This is Where the Garden of Eden May Have Been

Black snake with an apple fruit in a branch of a tree. Forbidden fruit concept.

This is Where the Garden of Eden May Have Been

Where was the Garden of Eden? The various books of The Bible certainly pose a lot of questions about the location of places within. We can certainly place locations like the various kingdoms, especially in the New Testament. However, one area is rife with speculation. Today’s list takes a closer look at where the Garden of Eden may have been.


garden of eden
Could Iraq have been home to the Biblical garden? I suppose we’ll never know.

One of the more likely places thought to be the original site of the Garden of Eden may have been Iraq. Iraq is home to the Tigris and Euphrates rivers, both contributing to the Fertile Crescent. While it might not seem like a likely place these days, the sands of time have led to many ecological changes in modern Iraq.


garden of eden
Botswana may be landlocked, but it is teeming with life and waterways.

Africa is often held up as the Cradle of Life, thanks in part to anthropological studies finding early evidence of mankind’s ancestors. This makes a country like Botswana a likely candidate for the Garden of Eden. The country is home to a temperate climate with lush greenery, and plenty of wildlife, and has fossilized river banks that might point to signs of a more vibrant past.


garden of eden
Ethiopia has long been intertwined with Christianity.

We’re staying in Africa for this next contender for the Garden of Eden. Ethiopia has had long ties to Christianity, especially with myths like Prester John persisting for centuries. The climate of Ethiopia could certainly encourage such an idyllic paradise on earth. However, the jury is out as to whether the country is the true home of the Biblical garden.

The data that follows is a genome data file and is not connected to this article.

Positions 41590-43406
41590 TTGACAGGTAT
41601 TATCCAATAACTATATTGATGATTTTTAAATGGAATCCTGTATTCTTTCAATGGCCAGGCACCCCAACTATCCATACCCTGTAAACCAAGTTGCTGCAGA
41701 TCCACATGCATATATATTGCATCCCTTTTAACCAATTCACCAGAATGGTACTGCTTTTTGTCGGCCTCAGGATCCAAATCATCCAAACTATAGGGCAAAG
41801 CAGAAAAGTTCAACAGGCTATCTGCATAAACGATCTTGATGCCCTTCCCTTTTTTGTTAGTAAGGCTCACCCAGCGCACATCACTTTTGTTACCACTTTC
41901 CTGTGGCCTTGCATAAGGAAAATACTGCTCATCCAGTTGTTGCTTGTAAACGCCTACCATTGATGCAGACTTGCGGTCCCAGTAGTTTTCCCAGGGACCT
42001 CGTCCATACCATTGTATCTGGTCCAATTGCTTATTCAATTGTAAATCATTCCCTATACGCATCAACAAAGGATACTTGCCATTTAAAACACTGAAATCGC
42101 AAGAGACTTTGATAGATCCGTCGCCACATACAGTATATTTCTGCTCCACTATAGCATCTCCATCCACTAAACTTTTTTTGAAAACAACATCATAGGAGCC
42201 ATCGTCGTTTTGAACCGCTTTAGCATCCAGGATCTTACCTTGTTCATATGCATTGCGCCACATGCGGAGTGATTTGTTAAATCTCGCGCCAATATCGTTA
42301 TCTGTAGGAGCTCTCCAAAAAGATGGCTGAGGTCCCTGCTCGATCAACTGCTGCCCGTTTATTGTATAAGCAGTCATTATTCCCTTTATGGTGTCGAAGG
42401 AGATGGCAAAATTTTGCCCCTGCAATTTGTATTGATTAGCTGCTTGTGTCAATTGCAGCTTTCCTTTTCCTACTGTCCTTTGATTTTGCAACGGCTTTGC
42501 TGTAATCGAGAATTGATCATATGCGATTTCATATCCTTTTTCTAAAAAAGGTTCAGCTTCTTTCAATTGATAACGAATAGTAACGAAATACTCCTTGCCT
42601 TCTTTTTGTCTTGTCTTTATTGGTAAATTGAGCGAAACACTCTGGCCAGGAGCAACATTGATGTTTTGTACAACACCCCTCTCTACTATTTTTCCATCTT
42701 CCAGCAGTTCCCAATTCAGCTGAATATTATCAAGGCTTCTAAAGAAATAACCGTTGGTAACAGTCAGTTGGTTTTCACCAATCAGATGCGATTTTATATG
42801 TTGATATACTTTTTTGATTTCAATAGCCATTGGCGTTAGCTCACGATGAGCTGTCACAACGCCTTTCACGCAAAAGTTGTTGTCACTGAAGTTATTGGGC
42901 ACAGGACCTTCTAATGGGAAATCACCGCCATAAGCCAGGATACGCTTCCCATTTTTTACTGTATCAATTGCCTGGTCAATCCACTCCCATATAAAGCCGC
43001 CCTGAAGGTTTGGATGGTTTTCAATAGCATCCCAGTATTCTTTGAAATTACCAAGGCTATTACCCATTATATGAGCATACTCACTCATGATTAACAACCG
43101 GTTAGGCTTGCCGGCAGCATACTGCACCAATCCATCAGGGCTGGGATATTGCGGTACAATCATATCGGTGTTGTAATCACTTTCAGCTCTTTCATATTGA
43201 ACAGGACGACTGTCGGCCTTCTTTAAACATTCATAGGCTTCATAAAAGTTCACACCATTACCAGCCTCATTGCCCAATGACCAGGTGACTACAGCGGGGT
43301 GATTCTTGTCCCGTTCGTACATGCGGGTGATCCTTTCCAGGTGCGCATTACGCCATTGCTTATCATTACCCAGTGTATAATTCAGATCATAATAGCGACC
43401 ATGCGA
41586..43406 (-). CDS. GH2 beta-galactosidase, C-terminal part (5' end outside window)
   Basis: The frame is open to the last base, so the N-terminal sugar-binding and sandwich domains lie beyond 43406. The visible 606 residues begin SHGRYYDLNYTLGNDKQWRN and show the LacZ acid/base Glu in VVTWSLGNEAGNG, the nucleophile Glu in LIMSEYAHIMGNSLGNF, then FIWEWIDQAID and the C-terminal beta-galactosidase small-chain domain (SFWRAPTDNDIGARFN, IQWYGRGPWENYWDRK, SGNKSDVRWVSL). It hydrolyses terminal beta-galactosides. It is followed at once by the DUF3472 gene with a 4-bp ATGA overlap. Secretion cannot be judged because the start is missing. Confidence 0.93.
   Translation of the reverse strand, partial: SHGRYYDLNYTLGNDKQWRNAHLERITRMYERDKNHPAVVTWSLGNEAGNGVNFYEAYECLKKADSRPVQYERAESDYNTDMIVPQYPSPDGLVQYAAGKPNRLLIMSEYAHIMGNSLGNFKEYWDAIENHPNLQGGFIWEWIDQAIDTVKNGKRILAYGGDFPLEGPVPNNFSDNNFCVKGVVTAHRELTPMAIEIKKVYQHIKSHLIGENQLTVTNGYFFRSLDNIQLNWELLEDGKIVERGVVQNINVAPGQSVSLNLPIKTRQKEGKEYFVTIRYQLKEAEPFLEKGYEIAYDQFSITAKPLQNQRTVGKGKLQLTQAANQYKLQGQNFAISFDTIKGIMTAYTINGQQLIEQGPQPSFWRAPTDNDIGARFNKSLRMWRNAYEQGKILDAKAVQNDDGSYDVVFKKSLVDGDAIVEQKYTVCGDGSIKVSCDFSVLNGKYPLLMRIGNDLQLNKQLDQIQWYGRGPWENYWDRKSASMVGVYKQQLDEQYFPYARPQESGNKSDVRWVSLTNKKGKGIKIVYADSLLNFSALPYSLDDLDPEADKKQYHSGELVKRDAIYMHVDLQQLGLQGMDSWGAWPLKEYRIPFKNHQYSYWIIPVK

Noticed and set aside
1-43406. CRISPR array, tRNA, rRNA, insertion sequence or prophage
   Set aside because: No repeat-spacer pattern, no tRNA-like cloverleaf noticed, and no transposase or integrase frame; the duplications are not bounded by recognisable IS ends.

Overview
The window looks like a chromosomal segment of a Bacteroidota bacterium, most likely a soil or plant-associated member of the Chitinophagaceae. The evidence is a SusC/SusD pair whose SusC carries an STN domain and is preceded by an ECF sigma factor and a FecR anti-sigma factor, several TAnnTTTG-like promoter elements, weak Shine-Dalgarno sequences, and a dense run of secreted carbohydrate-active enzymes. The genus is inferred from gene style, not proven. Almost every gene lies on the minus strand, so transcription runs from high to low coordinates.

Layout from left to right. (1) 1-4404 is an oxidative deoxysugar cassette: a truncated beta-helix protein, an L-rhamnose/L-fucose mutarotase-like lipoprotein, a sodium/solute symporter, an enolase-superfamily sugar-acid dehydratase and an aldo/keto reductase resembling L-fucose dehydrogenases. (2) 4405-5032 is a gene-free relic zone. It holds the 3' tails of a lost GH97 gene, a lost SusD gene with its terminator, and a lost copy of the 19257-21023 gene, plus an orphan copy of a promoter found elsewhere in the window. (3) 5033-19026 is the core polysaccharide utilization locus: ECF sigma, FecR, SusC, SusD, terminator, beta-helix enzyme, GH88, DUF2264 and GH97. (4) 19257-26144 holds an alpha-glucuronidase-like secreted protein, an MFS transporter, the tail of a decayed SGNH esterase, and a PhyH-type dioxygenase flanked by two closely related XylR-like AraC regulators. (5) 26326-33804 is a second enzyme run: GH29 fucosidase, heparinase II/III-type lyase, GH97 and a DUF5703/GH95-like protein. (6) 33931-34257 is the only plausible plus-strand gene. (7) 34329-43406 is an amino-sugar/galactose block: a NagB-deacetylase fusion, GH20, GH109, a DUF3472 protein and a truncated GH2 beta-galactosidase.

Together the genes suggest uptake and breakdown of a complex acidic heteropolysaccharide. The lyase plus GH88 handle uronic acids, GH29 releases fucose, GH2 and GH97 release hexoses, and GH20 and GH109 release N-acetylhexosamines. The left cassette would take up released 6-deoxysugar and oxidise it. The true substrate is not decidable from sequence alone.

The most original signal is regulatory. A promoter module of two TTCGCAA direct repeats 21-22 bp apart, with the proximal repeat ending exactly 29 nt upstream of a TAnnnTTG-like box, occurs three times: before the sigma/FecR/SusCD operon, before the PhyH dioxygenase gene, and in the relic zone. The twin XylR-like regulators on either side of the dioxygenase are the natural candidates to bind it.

garden of eden
The connection to the Fertile Crescent makes Iran a likely candidate for Eden.

Iran can be considered part of the Fertile Crescent and has always been situated at the heart of civilizations. Societies have come up and fallen into ruin over thousands of years. This room for growth and prosperity makes for an ideal candidate for the Garden of Eden.


Ruins of the Zvartnos temple in Yerevan, Armenia, with Mt Ararat in the background
Armenia may have been the host to Eden.

Going back to the Biblical references to the four rivers flowing through the Garden of Eden, Armenia could be an ideal candidate. It has two major rivers flowing through it. A further two have since dried up over thousands of years. Some Christian traditions hold the Garden of Eden to be situated in modern Armenia.


Bedford bridge at sunset on the Great Ouse River. United Kingdom
Bedford probably isn’t the original site of the Garden of Eden.

This location is very unlikely, but does bear mention. The early 20th century played host to the Panacea Society. It can be charitably described as a small English Christian cult. While membership was quite low. It never topped more than 80 members at a given time. They held that a small town in England, Bedford, was the true site of the Garden of Eden.

Jackson County

Cityscape view of the Kansas City, Missouri skyline with the Kit Bond Bridge as part of the scene
The Church of Latter Day Saints takes a very America-centric view of Biblical events.

Closing out our list of potential Garden of Eden sites might not be a surprise for members of the Mormon Church. Early leaders of the Mormon Church, including Brigham Young, contended that the Garden of Eden was located in Jackson County, Missouri. Whether that is true is a matter of conjecture, but it is an interesting divergence from conventional thought.

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